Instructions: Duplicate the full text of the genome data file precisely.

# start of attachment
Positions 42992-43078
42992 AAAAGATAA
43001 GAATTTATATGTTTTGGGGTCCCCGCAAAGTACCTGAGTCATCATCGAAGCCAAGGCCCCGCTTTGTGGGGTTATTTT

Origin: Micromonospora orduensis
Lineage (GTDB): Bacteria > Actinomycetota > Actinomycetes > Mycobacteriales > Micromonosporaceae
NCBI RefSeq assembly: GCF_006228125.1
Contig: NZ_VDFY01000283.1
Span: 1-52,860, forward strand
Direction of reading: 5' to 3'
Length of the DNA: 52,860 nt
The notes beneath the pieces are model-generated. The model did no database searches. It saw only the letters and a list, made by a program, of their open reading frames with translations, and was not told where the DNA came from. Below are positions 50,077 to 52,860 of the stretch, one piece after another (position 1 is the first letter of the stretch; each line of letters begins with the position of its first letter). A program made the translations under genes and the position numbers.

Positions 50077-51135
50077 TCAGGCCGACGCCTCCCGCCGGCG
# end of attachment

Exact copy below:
Positions 42992-43078
42992 AAAAGATAA
43001 GAATTTATATGTTTTGGGGTCCCCGCAAAGTACCTGAGTCATCATCGAAGCCAAGGCCCCGCTTTGTGGGGTTATTTT

Origin: Micromonospora orduensis
Lineage (GTDB): Bacteria > Actinomycetota > Actinomycetes > Mycobacteriales > Micromonosporaceae
NCBI RefSeq assembly: GCF_006228125.1
Contig: NZ_VDFY01000283.1
Span: 1-52,860, forward strand
Direction of reading: 5' to 3'
Length of the DNA: 52,860 nt
The notes beneath the pieces are model-generated. The model did no database searches. It saw only the letters and a list, made by a program, of their open reading frames with translations, and was not told where the DNA came from. Below are positions 50,077 to 52,860 of the stretch, one piece after another (position 1 is the first letter of the stretch; each line of letters begins with the position of its first letter). A program made the translations under genes and the position numbers.

Positions 50077-51135
50077 TCAGGCCGACGCCTCCCGCCGGCG